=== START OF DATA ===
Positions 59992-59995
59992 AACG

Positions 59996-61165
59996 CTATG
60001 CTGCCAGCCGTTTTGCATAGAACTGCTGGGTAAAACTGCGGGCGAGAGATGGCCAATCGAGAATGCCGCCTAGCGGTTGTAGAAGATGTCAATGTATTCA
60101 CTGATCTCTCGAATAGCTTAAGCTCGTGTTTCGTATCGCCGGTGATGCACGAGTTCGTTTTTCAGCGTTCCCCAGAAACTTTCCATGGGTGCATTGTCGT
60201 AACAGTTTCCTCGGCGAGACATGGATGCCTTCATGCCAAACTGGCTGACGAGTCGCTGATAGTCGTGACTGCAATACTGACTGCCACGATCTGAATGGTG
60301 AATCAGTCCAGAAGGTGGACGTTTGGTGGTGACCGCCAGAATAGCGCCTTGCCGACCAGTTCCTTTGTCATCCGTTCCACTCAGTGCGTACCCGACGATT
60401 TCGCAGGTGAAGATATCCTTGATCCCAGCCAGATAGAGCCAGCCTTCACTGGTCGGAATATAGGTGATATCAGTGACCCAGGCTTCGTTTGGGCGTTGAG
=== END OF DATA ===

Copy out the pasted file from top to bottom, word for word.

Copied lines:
Positions 59992-59995
59992 AACG

Positions 59996-61165
59996 CTATG
60001 CTGCCAGCCGTTTTGCATAGAACTGCTGGGTAAAACTGCGGGCGAGAGATGGCCAATCGAGAATGCCGCCTAGCGGTTGTAGAAGATGTCAATGTATTCA
60101 CTGATCTCTCGAATAGCTTAAGCTCGTGTTTCGTATCGCCGGTGATGCACGAGTTCGTTTTTCAGCGTTCCCCAGAAACTTTCCATGGGTGCATTGTCGT
60201 AACAGTTTCCTCGGCGAGACATGGATGCCTTCATGCCAAACTGGCTGACGAGTCGCTGATAGTCGTGACTGCAATACTGACTGCCACGATCTGAATGGTG
60301 AATCAGTCCAGAAGGTGGACGTTTGGTGGTGACCGCCAGAATAGCGCCTTGCCGACCAGTTCCTTTGTCATCCGTTCCACTCAGTGCGTACCCGACGATT
60401 TCGCAGGTGAAGATATCCTTGATCCCAGCCAGATAGAGCCAGCCTTCACTGGTCGGAATATAGGTGATATCAGTGACCCAGGCTTCGTTTGGGCGTTGAG